Alderney Cows

About Alderney CattleAbout Alderney Cattle

Alderney cattle were a breed of dairy cattle from the British Channel Island of Alderney; however, they are no longer found on the island. Pure Alberney cattle are now extinct, though hybrids still exist. Alderney cattle were one of three Channel Island cattle breeds, the others being the Jersey and the Guernsey.

Pure-breed Alderney cattle were smaller, more slender boned animals than the cattle of the other Channel Islands and in some ways they were more deer-like than bovine. They were docile and would even follow children passively back to their pastures. Their milk was copious and produced very rich butter. A 1912 writer said, "The Alderney ranks as the best butter cow in the world, whilst its abundant yield of milk, rich in cream, is phenomenal."

They are included in a A. A. Milne's poem "The King's Breakfast" and is mentioned in Chapter 4 of Jane Austen's novel Emma. They are also mentioned in Elizabeth Gaskell's novel of middle Victorian era, Cranford. Betsy Barker, a town resident who owns the Alderney, regaled her visiting neighbors about the milk quality and "wonderful intelligence of this animal".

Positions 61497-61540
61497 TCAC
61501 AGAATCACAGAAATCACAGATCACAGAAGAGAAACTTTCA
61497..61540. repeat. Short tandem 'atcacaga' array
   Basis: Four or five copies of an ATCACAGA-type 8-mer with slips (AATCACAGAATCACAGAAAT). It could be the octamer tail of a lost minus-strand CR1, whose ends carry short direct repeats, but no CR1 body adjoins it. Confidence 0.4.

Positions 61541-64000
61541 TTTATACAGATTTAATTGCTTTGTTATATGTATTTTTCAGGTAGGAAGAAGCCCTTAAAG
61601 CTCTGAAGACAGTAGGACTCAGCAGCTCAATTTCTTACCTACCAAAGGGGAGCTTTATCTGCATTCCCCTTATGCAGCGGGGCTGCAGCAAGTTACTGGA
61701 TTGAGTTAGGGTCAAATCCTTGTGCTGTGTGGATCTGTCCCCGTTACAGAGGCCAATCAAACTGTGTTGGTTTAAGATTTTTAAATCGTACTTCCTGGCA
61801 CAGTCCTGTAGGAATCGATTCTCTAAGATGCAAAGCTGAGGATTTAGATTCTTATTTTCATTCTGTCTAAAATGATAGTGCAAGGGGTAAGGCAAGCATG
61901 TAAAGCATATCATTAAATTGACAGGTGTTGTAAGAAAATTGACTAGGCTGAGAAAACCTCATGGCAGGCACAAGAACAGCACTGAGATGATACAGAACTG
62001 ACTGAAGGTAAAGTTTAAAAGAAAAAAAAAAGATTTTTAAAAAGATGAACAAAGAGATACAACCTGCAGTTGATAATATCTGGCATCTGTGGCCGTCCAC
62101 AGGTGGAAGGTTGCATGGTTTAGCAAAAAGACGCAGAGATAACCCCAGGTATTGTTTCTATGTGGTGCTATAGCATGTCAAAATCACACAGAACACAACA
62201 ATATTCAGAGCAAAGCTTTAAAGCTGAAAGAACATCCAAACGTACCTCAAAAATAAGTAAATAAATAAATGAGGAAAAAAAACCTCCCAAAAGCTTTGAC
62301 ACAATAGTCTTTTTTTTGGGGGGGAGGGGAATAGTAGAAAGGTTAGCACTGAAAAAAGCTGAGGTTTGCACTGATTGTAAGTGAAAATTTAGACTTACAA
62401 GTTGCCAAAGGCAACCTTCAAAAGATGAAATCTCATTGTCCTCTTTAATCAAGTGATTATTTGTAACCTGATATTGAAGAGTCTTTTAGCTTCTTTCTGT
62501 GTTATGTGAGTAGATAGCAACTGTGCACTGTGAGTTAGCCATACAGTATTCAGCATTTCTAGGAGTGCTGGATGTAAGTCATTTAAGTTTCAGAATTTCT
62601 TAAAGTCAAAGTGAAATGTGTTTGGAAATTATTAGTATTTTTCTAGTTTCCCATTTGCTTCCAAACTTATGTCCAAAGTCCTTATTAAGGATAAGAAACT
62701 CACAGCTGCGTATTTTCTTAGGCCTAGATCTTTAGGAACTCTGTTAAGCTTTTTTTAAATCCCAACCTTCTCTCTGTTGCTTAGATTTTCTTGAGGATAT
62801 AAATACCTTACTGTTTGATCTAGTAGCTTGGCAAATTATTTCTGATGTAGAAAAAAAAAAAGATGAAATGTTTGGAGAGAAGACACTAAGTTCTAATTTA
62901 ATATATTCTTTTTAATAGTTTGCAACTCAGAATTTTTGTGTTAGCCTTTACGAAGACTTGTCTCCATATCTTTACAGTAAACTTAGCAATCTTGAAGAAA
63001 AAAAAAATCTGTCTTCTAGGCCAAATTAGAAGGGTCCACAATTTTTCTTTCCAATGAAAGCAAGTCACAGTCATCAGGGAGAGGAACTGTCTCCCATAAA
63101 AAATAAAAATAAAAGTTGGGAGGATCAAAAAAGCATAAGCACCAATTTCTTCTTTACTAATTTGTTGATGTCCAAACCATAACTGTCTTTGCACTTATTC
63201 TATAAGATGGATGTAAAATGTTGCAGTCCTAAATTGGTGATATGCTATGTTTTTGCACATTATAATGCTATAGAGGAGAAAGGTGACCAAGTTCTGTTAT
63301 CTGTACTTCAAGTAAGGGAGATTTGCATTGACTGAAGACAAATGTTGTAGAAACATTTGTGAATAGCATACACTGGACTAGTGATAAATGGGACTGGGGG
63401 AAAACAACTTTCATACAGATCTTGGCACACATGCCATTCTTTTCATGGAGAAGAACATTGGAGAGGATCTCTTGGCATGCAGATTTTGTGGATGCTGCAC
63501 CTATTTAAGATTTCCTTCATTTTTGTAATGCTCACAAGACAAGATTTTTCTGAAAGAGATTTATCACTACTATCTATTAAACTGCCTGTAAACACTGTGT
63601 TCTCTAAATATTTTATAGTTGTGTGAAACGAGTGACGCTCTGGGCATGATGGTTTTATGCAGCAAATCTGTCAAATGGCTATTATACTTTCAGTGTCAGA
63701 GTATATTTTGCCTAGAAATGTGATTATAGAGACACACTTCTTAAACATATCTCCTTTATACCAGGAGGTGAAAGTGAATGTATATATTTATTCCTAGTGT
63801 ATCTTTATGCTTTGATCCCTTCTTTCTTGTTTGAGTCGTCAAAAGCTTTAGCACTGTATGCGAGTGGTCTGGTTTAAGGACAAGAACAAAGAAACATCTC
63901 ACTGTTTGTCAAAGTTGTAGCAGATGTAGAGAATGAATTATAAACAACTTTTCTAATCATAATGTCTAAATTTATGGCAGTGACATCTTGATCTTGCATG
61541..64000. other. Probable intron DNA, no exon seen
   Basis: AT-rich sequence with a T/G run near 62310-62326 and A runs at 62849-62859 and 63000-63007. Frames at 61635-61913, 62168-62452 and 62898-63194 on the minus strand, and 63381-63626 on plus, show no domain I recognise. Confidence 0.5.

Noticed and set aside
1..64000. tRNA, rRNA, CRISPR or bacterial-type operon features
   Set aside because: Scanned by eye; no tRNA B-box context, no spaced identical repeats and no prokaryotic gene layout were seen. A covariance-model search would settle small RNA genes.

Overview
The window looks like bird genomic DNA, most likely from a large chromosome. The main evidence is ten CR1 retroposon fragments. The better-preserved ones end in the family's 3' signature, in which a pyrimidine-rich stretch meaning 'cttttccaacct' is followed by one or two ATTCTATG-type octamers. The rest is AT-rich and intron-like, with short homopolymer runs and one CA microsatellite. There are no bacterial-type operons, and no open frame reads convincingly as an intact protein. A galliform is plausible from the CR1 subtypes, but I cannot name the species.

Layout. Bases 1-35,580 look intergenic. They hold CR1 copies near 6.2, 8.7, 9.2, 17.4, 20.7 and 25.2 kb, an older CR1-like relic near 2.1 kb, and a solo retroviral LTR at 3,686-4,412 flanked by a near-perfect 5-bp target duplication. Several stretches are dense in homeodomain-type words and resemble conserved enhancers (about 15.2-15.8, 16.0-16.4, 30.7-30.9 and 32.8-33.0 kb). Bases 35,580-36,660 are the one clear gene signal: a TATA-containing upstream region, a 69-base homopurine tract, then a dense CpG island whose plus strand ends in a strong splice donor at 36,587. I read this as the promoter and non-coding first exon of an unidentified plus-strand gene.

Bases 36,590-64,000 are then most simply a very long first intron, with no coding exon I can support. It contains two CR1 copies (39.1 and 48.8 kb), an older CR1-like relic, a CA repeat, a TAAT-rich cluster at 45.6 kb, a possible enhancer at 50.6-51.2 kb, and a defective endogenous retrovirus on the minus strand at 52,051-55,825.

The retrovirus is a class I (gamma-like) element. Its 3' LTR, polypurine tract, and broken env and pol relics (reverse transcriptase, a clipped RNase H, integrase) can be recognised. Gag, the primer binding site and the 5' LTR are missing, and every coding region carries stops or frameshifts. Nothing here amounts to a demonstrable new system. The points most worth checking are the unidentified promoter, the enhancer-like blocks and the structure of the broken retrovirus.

Most of the pure-breed Alderney cattle were removed from the island to Guernsey in the summer of 1940, because the island was then occupied by the Germans (during World War 2) and it was difficult for the few remaining islanders to milk them. On Guernsey, the cattle were interbred with local breeds. The few pure-breed cattle remaining on Alderney were killed and eaten by the Germans in 1944.